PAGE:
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The Greener Grass: An Observation and a Question

Updated on August 1, 2012

The saying goes that on the other side it’s greener, at least to the cows that extend their necks gingerly between the barbed strands to reach it as if it was the sweetest grass anywhere.

I don’t know about you, but to me it looks like the same old grass on either side.

But I have seen greener grass.

In the spring instead of raining, every day was sunny. As the rainless days crept on, the usual explosion of leaves was slowed, and then as if in stop-action time-lapse seemed to freeze in mid-burst, their development arrested by lack of water.

It was as if all the plants were holding their breath.

In the wetland the swamp grasses remained brown and brittle. Finally a chance spark of lightning or steel wheels on rails - or perhaps a carelessly tossed cigarette – ignited. In a moment the acres between the train tracks and the receded river were left charred. The few small trees that made their life among the grasses stood like black skeletons anchored in the black, bare mud.

After rain fell, new swamp grasses sprouted and began to grow. Unlike previous years there was no tangle of dead ancestors to fight through. It was as if the earth was new and this grass was the first grass ever.

The green of this grass was unlike any green I had ever seen – rich and vibrant and filled to overflowing with life, as if swamp grass were created for the first time that day. The brightness of the green was augmented by the background of black, so that each blade seemed to stand out.

Now the grass is tall. Where it meets the old grass that grew amid its customary litter of previous generations, it is like a seam between green carpets each of a slightly different shade. The new grass has retained its more vivid hue, thrusting up triumphantly from the scorched earth.

The grass is not greener on the other side of the fence. The grass is greener that grows out of earth cleansed by fire.

What message does the Universe bring by this?



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    • Tom Rubenoff profile image

      Tom Rubenoff 5 years ago from United States

      True, Qudsia! Desire often prevents us from seeing the value, beauty and joy in what we already have. Thank you!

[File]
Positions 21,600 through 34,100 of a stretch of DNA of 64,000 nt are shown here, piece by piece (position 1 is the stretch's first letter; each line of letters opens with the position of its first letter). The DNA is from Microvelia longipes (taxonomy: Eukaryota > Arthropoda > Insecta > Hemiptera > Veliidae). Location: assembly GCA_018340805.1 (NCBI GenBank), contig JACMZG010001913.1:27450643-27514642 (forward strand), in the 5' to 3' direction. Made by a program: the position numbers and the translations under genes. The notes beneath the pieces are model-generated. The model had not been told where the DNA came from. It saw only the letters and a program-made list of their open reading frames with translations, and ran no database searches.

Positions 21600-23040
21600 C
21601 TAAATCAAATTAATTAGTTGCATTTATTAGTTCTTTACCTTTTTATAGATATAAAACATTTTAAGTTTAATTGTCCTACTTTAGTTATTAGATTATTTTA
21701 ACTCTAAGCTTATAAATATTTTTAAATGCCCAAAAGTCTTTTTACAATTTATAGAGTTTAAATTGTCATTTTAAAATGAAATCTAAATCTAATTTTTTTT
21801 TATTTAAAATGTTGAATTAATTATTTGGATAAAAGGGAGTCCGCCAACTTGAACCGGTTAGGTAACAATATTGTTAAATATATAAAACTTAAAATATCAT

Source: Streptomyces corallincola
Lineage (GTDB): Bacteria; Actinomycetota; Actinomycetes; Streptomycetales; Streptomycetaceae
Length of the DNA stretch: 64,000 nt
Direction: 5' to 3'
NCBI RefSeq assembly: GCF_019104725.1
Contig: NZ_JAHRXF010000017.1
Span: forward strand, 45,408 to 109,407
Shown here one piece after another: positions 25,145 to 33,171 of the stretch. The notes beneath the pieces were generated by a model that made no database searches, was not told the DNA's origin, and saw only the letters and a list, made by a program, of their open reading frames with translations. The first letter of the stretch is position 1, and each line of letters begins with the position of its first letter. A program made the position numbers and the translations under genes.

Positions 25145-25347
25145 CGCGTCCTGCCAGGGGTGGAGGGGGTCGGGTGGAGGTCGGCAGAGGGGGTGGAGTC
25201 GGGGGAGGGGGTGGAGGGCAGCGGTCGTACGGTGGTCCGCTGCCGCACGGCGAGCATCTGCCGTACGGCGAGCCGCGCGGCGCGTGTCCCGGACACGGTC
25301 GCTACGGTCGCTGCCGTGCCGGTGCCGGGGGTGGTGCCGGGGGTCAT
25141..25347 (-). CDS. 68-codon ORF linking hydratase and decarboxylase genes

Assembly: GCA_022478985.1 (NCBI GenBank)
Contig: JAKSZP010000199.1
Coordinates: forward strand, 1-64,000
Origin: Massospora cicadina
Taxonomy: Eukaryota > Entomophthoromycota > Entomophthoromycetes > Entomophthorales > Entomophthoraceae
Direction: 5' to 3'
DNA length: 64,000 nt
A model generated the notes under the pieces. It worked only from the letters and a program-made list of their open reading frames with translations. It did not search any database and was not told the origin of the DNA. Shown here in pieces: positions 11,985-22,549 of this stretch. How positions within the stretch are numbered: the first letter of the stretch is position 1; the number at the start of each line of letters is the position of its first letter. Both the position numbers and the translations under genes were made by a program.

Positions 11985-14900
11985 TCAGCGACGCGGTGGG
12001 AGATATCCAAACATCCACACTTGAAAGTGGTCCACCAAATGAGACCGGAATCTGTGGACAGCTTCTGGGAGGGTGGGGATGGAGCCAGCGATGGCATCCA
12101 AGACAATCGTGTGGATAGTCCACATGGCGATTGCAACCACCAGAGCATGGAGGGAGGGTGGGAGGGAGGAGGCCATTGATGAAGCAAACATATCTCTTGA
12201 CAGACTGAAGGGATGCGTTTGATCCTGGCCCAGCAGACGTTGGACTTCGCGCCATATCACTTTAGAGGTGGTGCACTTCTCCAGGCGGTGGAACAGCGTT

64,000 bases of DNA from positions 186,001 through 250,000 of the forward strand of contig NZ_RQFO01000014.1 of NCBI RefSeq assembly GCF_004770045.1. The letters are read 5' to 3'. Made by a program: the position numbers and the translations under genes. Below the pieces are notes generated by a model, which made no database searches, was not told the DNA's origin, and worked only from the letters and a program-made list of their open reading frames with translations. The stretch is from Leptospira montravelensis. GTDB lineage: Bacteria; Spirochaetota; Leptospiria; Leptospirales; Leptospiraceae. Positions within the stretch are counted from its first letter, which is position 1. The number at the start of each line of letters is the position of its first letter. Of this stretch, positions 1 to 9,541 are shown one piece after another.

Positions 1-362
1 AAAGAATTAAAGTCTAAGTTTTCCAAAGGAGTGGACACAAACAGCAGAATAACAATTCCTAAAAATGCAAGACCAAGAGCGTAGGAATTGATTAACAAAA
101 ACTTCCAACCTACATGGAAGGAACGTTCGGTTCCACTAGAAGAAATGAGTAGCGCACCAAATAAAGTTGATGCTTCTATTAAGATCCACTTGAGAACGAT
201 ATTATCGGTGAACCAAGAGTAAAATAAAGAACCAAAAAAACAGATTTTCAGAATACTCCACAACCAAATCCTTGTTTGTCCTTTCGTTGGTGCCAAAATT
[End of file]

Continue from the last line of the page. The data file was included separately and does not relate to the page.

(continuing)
• QudsiaP1 profile image

      QudsiaP1 5 years ago

      The idea in my opinion is how man/woman seems to eternally want something he/she does not have and when he/she acquires it the need for something else arises.

    • Tom Rubenoff profile image

      Tom Rubenoff 5 years ago from United States

      The cycle of life and the old making way for the new. Thank you, Kulsum!

    • Kulsum Mehmood profile image

      Dr Kulsum Mehmood 5 years ago from Nagpur, India

      Life and death, death and life.....this is the law of nature. New life comes after death and it is bountiful. Old must make way for the young. And young shoots are greener and full of life. Nice hub and beautiful photos.

    • Tom Rubenoff profile image

      Tom Rubenoff 5 years ago from United States

      A ray of hope - kind of like the rainbow. Thank you, Lmmartin!

      A reminder of new life after destruction. Thank you, Ruby!

    • always exploring profile image

      Ruby Jean Fuller 5 years ago from Southern Illinois

      There's always something among the coals that stands tall. a reminder, new birth will always arrive after the death, it's enevitable...

    • lmmartin profile image

      lmmartin 5 years ago from Alberta and Florida

      Out of destruction, new life. Is this a ray of hope for all of us?

    • Tom Rubenoff profile image

      Tom Rubenoff 5 years ago from United States

      Thank you, KJ! She is so good at it! It seems like such a powerful metaphor to me - death of the old makes the new come in more vibrantly and stronger. Interesting. Thanks again!

    • kj force profile image

      kjforce 5 years ago from Florida

      Tom Rubenoff...Mother Earth has figured out how to survive by turning death into new birth..the new grasses using the nutrients of decomposition from the old...and..the rains are loaded with nitrogen, which is why grass is always greener( as is the water) after rain vs. regular water..I learned this from taking an agricultural course offered in our farm community..loved your hub, great observation, awesome photos..enjoyed the read...thumbs up..